— Punch, or the London Charivari, Vol. 1, September 18, 1841 • Various

... with few peculiar attributes. He is a sort of fount and origin of deity, too remote from man to be much worshipped or to excite any warm interest. There is no evidence of his having had any temple in Chaldaea during the early times. A belief in his existence is implied rather than expressed in inscriptions of the primitive ...
— The Seven Great Monarchies Of The Ancient Eastern World, Vol 1. (of 7): Chaldaea • George Rawlinson

... of the inactivity of Napoleon on the 17th, &c. All these points, I believe, I have elucidated. I show also, that it was not, as General Gourgaud and other writers assert, to raise the spirits, and excite the courage of the French army, that its leader announced to it the arrival of Marshal Grouchy. It is a certain fact, that Napoleon was himself deceived by a brisk firing, which took place between the ...
— Memoirs of the Private Life, Return, and Reign of Napoleon in 1815, Vol. I • Pierre Antoine Edouard Fleury de Chaboulon

... from the Prussians, whose king was at Erfurt. The queen was with him and rode up and down the ranks of the army on horseback, endeavouring to excite their ardour by her presence. Napoleon did not think that this was behaviour befitting a princess, and his bulletins made some wounding comments on the subject. The French and Prussian advance-guards met eventually, at Schleitz: where there took ...
— The Memoirs of General the Baron de Marbot, Translated by - Oliver C. Colt • Baron de Marbot

... taking into consideration the difficulties of carrying it out, it could not be held a crime to ask the King for some delay.*4* He advised consulting three ex-Governors of Paraguay, who happened to be in Buenos Ayres,*5* and, lastly, that all hurry, or anything likely to excite the Indians, should be avoided; for it was possible that they, relying on their numbers and local knowledge, might be able to give much trouble even to the joint forces of both crowns. He laid before Valdelirios the condition of the ...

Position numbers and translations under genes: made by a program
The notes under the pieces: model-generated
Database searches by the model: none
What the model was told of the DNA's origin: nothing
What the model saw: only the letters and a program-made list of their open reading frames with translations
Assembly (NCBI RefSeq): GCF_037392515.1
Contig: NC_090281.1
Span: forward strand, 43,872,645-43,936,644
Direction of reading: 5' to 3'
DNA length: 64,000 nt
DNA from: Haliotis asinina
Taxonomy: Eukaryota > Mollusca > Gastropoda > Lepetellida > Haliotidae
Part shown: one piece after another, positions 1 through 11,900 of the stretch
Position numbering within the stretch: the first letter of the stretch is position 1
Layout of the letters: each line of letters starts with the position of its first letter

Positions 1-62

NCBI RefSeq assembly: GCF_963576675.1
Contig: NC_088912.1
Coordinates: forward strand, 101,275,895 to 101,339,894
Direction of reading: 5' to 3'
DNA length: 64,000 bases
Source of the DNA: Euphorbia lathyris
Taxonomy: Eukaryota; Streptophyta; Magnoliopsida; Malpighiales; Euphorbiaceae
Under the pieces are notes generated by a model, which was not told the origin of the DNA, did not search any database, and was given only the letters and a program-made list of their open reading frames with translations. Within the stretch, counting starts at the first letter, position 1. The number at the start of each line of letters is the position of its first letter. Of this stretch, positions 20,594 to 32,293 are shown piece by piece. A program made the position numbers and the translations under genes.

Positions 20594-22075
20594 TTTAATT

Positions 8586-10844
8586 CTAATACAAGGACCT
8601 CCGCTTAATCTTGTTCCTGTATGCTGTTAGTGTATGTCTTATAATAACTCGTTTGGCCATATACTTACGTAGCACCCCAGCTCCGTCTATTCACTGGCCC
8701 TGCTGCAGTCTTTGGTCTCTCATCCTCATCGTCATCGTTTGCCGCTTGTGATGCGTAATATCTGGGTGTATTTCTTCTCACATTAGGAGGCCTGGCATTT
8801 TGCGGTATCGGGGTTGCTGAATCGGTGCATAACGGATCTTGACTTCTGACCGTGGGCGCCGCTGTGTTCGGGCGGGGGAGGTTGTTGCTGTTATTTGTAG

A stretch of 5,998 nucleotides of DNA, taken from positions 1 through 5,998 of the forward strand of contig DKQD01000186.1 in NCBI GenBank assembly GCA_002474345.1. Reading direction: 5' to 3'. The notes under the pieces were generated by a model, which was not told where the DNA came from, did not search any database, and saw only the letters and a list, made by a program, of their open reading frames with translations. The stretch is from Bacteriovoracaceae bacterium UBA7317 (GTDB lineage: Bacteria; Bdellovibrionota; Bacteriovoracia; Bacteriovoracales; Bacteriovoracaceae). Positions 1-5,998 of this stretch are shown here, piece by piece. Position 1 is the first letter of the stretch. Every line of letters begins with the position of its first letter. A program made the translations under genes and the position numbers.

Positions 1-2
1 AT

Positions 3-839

— A Vanished Arcadia, • R. B. Cunninghame Graham

... and bats, have always had an indisputable privilege to excite superstitious fears. Whence they derive this particular claim, it would be difficult to determine, but they are generally considered the harbingers of some dismal event, which is more properly, after all, the ...
— Gomez Arias - The Moors of the Alpujarras, A Spanish Historical Romance. • Joaquin Telesforo de Trueba y Cosio

... "that as we go along we cut the mooring-ropes of all the vessels. We must do it quietly so as not to excite any alarm, and they will know nothing of it until they find themselves drifting down the river in a mass. Then there will be great jostling and carrying away of bowsprits and bulwarks, and the confusion and shouting which will arise will tend to confuse the Danes ...
— The Dragon and the Raven - or, The Days of King Alfred • G. A. Henty

... irremediable mischief. The style of composition, as we have already hinted, is almost new in this country: it is less offensive than the old fashion of obscenity; and for these reasons, perhaps, is less likely to excite the suspicion of the moralist, or to become the object of precaution to those who watch over the morals of the young and inexperienced. We certainly have known it a permitted study, where performances, infinitely ...
— Famous Reviews • Editor: R. Brimley Johnson

... Solaris, most worthy of mention, are the theatre, and the two large school buildings, on either side of it. These structures, are by far the finest ones in the village. The affectionate pride they excite in the hearts of the villagers, is well deserved. Centrally located, on the east side of the public square, this triumvirate of noble buildings, claims the admiration of the beholder, from any point of view on the open square. The front walls are beautifully ...